Sometimes I go back to the most obvious recipes because, well, they work! Time tested old favorites get tweaked over the years, but the basic classic combinations survive for a reason. I am thinking about salads right now. There is still some time left to enjoy the best of the farmer's markets and to eat it raw!
A cucumber grows at Hook Mountain
Cucumber salad is one of those dishes that doesn't get people too excited. And yet, and yet... the fresh clean crisp flavor definitely has a place at the table. I particularly like to serve it as a side with heavier dishes, anything with BBQ sauce for example. The cucumber becomes a great palate cleanser and counter point to thick spicy sauces in the summer. I am thinking of serving this with my friend, great cook and fellow blogger Katie Hoffman's Austin Baked Bean dish. I think she would approve. Her beans are another classic and familiar dish that maybe sounds old hat. But, when you make these dishes yourself from scratch you add your own preferences and flair. AND they are satisfying crowd pleasers. Now, who doesn't like to please a crowd?
I like to add feta cheese or ricotta salata to the cucumber salad for some tart creaminess. Onions and dill give the cukes a little backbone. This predictable dish still makes an impression and it wouldn't be (end of!) summer with out it.
Amanda, what would you serve with baked beans and cucumber salad? Now, there is a challenge! The beans are sweet and smoky and the cukes are cool and tart. I am imaging a late summer backyard party where the cooler air is starting to be felt.
Cucumber, Ricotta Salata and Dill Salad
1/2 small white onion thinly sliced
2 Tbs chopped dill, plus a few sprigs for garnish
1 clove garlic finely minced
1 teas salt
1 Tbs red wine vinegar
3 Tbs extra virgin olive oil
4 oz *Ricotta Salata or feta cheese (use a block of feta cheese, not crumbled)
Ground pepper to taste
*Epicurious describes Ricotta Salata as "...a firm cheese with a mildly salty flavor. It's available at some supermarkets and specialty foods stores, and at Italian markets."
Peel the cukes lenghtwise in stripes so that some color from the skin is left on. Thinly slice the peeled cukes, using a mandolin if you have one, then set aside. Place the sliced onion in a bowl of cold water and allow them to soak for 10 minutes. This will keep the onions from completely wilting and will help remove some of the sharp flavor (I use this method whenever I am putting raw onions in a salad). Drain the onions and add them to the cucumbers.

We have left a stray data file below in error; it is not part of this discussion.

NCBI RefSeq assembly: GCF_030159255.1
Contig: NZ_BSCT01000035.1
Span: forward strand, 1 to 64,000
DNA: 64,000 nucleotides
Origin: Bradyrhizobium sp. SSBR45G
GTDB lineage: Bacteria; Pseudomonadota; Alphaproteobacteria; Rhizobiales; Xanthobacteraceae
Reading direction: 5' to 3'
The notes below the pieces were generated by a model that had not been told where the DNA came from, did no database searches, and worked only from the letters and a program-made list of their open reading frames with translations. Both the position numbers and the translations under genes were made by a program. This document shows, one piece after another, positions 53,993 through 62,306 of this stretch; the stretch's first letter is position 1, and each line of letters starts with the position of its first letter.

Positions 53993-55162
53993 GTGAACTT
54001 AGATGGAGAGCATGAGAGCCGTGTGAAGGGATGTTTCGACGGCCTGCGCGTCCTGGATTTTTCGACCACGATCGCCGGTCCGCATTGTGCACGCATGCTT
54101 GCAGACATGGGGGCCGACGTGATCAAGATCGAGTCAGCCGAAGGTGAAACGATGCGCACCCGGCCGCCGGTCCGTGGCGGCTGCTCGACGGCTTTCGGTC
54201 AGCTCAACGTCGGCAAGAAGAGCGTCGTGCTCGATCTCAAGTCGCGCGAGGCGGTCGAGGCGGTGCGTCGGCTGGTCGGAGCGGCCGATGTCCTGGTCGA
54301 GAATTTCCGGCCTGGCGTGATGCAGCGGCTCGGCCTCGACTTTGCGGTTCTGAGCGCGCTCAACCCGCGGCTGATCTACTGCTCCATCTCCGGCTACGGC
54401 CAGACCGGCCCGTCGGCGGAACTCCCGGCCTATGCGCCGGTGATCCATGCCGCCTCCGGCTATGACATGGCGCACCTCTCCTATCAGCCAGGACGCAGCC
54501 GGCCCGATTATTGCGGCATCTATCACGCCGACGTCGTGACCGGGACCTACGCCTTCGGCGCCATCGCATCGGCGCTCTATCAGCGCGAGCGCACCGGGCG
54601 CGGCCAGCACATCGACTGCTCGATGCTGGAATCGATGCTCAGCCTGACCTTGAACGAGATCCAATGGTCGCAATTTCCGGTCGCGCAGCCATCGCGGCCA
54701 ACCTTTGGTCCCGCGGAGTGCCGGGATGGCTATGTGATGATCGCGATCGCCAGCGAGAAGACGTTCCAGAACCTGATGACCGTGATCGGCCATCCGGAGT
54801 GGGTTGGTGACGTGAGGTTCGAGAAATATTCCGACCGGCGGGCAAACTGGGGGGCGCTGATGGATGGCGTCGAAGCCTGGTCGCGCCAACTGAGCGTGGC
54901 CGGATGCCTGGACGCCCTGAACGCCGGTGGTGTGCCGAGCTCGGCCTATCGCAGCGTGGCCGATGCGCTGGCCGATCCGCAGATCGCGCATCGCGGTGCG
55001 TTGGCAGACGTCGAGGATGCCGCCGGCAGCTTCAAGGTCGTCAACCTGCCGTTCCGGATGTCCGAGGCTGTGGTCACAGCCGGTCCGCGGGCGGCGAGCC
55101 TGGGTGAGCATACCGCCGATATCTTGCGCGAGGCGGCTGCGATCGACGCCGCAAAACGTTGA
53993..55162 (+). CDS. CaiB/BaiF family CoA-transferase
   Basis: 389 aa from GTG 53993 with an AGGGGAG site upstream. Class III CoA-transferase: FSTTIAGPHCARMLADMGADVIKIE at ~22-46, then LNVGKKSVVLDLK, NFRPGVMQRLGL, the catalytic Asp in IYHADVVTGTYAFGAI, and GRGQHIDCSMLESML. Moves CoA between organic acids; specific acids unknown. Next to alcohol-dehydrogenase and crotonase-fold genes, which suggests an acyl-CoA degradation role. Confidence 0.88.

Make the vinaigrette: In a small bowl whisk together the dill, garlic, salt and vinegar. Slowly drizzle in the Olive oil as you continue to whisk. Pour vinaigrette over cumbers and toss to combine. Arrange on a serving plate and allow flavors to blend for half an hour. Before serving take a vegetable peeler and shave the cheese on top of the salad. Add a little freshly ground pepper to taste and garnish with the dill sprigs (fronds?).
Well, I have to say you could not have provided this recipe at a better time. Tomorrow is my neighborhood block party. The street is closed off, and our close-knit block spends the day barbequing in the street while the children ride their scooters, jump in a bouncy house, and run wild and barefoot through the neighborhood. Hot weather is predicted. Everyone brings something. Of course, I have volunteered to provide the adult libations. But I have been conflicted about what side dish to make. Now I have my answer! This is perfect! What's even better, I have the ideal wine in mind. Today I am in wine shop, working. Not my usual day. But momentarily we will be joined by winemaker Alexandra Schmedes of Bodega Mas Que Vino Ercavio to present her wines for our Saturday in-store tasting. I first met Alexandra in June, when I accompanied my friend and importer Katell Pleven (of Ibanez Pleven Offerings) to Spain. Alexandra makes ouststanding wines at everyday prices. One of the wines in today's in-store tasting is the Ercavio Blanco, a blend of Airen and a small percentage of Sauvignon Blanc. Airen is the dominant white grape grown in La Mancha and across Spain. Her wine is clean, fresh and crisp. Truly refreshing. The fruity aromas and bright acidity are a perfect match for the cucumber dish. And the pineapple and peach flavors can stand up to the bolder flavors of the beans. As for wanting to please a crowd - this is the perfect wine. I love to recommend it for large gatherings since its price tag is rather low at $11.99 a bottle. Alexandra makes a great Rose as well, which is meaty and substantial on the palate - also perfect for an (end of) summer barbeque and certainly can hold up to a variety of foods.